Friday, August 12, 2016

Reading Through the Classics: On the Road

TITLE: On the Road
AUTHOR: Jack Kerouac
GENRE: Realistic Fiction
PREMISE: A guy and his friends travel around the USA .
MY THOUGHTS: I'm going to be completely honest: I...did not like this book. At all. Are some of the prose very pretty? Sure. Do I understand its importance in the Beat Movement? Absolutely. Doesn't change the fact that I was bored too tears while reading this. I've said it before, and I'll say it again: all the pretty writing and great prose in the world is not going to save your book, if your story is as dull as dishwater.
That is my big issue with it: it's boring. It's basically a constant repeat of the narrator going 1) we traveled to this spot, here's who we traveled with. 2) We had booze in this place, and had sex here. If there wasn't sex, there was sexist commentary aimed at the women who didn't give them sex. There was also some racist commentary thrown in for good measure. Yes, I know, it's the fifties. Keroauc was a product of his time/insert excuse here. Doesn't mean I have to like the sexism/racism.
While there could be a case made for how Kereouac did present a non-filtered view of the doesn't change the fact that literally nothing happened. It was just the narrator and his friends traveling and honestly being jerks while...doing nothing, really. Unless you count partying as doing something. It says something that the most interesting part of this book for me was the introduction that talked about the publication process of this book, Kerouac's life and the book's influence on the Beat Movement. When your introduction is more interesting then your story, you've got problems.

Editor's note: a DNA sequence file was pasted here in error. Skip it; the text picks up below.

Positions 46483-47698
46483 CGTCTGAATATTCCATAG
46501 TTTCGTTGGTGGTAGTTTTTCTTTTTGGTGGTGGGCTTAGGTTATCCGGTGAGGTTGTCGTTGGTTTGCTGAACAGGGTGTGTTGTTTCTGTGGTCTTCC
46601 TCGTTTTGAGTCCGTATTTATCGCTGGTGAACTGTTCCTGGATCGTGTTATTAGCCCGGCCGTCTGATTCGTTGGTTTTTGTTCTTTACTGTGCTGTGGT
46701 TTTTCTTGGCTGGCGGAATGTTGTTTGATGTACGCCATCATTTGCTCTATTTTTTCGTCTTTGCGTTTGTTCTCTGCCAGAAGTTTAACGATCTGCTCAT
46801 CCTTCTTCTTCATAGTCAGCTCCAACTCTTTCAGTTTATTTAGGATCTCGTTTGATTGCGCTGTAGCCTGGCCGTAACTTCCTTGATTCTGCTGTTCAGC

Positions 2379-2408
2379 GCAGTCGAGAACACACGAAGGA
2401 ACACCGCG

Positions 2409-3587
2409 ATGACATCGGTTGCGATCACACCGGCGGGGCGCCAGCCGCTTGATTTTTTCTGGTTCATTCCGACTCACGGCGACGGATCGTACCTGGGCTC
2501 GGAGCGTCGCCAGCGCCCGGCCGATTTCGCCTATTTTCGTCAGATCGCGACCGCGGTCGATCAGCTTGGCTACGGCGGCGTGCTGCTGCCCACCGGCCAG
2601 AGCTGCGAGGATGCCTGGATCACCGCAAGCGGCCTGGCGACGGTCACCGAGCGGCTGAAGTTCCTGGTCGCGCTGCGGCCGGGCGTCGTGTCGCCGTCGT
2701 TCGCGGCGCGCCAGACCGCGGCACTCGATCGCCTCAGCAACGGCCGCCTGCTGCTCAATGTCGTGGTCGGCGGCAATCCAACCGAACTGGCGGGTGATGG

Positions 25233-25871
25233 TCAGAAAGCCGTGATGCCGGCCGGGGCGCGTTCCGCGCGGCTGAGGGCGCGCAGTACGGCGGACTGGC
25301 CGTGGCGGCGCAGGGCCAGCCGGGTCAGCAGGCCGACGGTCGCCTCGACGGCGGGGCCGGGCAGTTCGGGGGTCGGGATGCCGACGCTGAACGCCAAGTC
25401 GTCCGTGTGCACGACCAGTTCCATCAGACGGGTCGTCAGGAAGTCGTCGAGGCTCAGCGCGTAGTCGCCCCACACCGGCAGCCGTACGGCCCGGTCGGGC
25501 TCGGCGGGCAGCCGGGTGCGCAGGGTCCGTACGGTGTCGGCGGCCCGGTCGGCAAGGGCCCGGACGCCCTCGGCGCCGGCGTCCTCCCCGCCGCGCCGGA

This is one case where I actually wish I had an English teacher there to give context to this book. This was my first Beat Movement book so perhaps that was an issue with why I couldn't connect with this book at all. In any case, this was not a classic for me. I will be trying other Beat books though, this is just an early example of the movement and from what I understand it changed over the course of time. Perhaps there are Beat books out there that actually have a plot and aren't completely sexist and racist like this one was. Though that's a big perhaps. It was the fifties/sixties after all.
WHO SHOULD READ: Lit fans I guess, Jack Kerouac fans, those interested in the Beat Movement

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